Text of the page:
Another One Bites the Dust

In one of the more stunning instances of hypocrisy to come out of the political world, it was revealed that anti online gambling crusader Eliot Spitzer was deeply involved with a very upscale prostitution ring. It has been estimated that Spitzer spent in the neighborhood of $80,000 for ‘services’ rendered. Ironically Spitzer made a name for himself fighting organized crime and prostitution rings similar to the one he was involved with.

As New York’s Attorney General he made a national name for himself cleaning up Wall Street, consumer advocacy, environmental protection, and white collar crime. He had a reputation for aggressive prosecutions. In 2002 he bullied several banks involved with online gaming with prosecution. Citibank, one of the largest issuers of credit cards in the US was forced to stop processing transactions related to online gaming.

Spitzer was elected governor of New York in 2006 and stated in his inaugural address “Every policy, every action and every decision we make in this administration will further two overarching objectives: We must transform our government so that it is as ethical and wise as all of New York, and we must rebuild our economy so that it is ready to compete on the global stage in the next century.” Spitzer promised clean government but what the taxpayers of New York got was something quite different.

It all fell apart for Spitzer last week when the New York Times published articles detailing his patronage of the ‘Emperors Club VIP’ an upscale escort service based in New Jersey. It was revealed that Spitzer spent $1,000 an hour for the services of a call girl.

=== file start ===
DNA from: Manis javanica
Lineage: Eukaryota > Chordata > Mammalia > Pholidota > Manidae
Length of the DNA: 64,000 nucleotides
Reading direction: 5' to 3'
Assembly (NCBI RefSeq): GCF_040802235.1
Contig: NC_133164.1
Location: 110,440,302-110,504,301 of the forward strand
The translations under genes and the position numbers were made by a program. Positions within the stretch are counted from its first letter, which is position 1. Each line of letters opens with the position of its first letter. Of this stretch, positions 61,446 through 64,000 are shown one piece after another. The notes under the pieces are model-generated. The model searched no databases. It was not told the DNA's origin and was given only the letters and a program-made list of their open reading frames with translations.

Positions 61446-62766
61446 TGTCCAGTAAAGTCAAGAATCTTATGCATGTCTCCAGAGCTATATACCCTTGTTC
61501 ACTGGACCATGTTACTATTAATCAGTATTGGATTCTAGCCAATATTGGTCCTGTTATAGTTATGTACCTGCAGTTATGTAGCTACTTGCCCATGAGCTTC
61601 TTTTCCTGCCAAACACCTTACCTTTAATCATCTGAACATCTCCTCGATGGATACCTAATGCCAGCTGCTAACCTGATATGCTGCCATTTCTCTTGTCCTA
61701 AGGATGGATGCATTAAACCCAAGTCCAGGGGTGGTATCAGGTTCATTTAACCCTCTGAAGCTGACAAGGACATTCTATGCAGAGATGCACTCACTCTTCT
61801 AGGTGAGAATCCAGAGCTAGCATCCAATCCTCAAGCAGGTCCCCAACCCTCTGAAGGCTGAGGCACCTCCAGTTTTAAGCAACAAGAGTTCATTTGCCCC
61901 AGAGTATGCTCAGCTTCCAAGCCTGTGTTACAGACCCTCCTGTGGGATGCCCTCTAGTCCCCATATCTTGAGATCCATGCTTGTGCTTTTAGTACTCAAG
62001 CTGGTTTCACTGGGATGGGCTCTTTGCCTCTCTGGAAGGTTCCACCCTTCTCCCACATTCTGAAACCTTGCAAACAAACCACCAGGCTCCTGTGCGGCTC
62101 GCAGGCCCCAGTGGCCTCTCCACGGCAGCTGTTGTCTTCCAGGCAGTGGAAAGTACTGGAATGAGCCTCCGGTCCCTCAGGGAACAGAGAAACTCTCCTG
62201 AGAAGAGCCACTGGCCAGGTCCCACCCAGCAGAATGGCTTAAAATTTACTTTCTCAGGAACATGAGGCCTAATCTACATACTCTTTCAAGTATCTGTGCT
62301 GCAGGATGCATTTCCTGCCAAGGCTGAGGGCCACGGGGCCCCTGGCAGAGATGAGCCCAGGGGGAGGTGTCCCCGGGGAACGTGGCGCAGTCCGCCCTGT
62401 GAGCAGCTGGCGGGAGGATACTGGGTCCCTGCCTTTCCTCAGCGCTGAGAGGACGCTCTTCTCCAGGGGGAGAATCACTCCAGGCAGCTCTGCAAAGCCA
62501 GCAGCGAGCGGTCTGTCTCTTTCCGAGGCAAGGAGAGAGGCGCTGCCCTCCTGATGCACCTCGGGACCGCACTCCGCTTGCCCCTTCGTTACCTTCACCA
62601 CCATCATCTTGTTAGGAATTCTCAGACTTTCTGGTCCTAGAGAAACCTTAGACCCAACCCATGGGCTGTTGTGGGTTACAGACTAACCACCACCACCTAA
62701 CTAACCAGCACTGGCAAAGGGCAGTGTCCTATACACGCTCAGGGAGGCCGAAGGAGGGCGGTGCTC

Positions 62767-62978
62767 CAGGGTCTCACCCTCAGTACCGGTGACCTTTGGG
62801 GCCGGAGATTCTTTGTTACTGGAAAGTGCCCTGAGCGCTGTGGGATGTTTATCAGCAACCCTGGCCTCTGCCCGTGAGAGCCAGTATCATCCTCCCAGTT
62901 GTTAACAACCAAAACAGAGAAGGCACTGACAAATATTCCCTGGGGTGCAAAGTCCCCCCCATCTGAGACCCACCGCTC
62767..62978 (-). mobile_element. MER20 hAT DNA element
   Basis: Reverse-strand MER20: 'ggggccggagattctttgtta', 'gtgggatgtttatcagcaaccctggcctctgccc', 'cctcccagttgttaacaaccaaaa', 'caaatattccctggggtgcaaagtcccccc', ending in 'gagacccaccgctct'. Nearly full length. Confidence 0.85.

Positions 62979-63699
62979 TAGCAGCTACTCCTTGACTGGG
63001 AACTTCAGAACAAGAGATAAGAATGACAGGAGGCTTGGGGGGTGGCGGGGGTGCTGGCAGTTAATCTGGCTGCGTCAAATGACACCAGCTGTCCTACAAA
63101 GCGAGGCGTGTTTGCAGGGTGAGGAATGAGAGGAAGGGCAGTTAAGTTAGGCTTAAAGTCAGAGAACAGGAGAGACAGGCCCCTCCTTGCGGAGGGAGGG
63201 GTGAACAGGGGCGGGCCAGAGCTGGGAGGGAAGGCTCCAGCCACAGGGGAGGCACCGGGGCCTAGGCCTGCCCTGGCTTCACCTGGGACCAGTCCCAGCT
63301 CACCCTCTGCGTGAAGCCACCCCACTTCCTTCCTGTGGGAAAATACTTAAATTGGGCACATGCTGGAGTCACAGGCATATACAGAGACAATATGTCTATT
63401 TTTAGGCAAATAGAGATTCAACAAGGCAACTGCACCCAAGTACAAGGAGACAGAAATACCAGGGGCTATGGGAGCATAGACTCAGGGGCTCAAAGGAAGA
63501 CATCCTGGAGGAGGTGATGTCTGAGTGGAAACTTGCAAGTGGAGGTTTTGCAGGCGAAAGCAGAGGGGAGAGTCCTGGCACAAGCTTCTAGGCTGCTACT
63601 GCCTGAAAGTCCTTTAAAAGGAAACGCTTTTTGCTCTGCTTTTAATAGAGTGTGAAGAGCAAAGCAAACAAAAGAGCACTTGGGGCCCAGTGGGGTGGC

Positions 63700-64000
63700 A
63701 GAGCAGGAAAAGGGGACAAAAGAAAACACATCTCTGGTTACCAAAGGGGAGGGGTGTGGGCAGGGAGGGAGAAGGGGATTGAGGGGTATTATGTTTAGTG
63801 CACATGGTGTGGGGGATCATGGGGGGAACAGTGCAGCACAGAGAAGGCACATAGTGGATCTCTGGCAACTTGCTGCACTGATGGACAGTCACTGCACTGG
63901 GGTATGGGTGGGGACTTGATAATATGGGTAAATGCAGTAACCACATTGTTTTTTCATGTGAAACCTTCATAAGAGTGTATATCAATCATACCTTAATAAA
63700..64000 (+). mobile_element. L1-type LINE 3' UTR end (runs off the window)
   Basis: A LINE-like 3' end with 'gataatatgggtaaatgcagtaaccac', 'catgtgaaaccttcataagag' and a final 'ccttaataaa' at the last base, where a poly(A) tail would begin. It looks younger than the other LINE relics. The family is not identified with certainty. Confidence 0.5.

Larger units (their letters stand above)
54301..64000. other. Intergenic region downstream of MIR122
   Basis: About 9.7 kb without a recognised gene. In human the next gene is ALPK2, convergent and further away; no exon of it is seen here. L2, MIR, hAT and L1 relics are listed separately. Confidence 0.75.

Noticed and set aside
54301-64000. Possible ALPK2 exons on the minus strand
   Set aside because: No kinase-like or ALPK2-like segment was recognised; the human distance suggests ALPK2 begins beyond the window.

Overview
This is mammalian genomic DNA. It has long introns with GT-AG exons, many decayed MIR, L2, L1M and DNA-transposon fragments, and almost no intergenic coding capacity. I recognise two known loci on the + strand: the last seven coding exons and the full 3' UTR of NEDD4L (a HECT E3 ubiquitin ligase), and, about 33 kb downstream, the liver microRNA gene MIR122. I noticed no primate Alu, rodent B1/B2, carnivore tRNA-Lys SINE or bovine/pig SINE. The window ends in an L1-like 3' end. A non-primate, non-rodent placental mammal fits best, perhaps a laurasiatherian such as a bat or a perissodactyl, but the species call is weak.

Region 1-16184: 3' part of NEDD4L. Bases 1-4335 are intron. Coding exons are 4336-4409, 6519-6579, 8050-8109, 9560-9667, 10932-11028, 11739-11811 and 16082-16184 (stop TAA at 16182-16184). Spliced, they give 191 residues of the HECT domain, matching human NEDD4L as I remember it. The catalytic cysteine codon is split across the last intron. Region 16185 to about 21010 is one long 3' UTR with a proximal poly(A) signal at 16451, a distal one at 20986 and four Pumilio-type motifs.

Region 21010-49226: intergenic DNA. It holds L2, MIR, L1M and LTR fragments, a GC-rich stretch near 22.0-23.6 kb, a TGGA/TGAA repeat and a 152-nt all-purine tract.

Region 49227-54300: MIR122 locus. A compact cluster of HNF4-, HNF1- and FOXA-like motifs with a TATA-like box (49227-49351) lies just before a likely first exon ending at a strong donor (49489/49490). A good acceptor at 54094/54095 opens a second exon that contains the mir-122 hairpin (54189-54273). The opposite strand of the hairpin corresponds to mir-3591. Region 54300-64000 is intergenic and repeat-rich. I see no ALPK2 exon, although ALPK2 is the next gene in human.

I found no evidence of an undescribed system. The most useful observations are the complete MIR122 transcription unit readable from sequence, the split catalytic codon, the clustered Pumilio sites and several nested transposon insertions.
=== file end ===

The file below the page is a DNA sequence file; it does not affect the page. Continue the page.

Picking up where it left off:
Spitzer’s bank was the chief agent leading to his demise. The good governor tried to conceal transactions totaling more than $10,000 by splitting up the transfers The money was destined for the Emperors Club VIP but the bank reported the suspicious transfers to that beloved agency the IRS which immediately launched an investigation. Spitzer tried to have his name taken off the money transfers but the bank, to their credit, refused. The IRS initially thought Spitzer might be a victim of fraud or extortion and the case was handed to the FBI who discovered the link to the prostitution ring.

Spitzer announced his resignation effective March, 17, 2008 giving the new governor time to make an orderly transition. A statement issued by Spitzer said, “Over the course of my public life, I have insisted, I believe correctly, that people, regardless of their position or power, take responsibility for their conduct. I can and will ask no less of myself,” said Spitzer. “For this reason, I am resigning from the Office of Governor.”

Recently the US public has seen several politicians, many who have proposed legislation regulating private consensual behaviors, fall from grace. Many opponents of online gaming have been caught up in various scandals and ethics violations. Senator Bill Frist, a fervent supporter of the Unlawful Internet Gambling Enforcement act chose not to run for re election in 2006 because of ethics violations involving insider trading and Medicare and Medicaid fraud. John Kyl, another supporter of UIGEA took campaign money from the horse racing industry.

All these politicians had something in common, they all presented themselves to the public as ethical virtuous men, and all had serious conflicts between their public actions and their behavior as private citizens. Sometimes you just want to ask; where have all the good guys gone?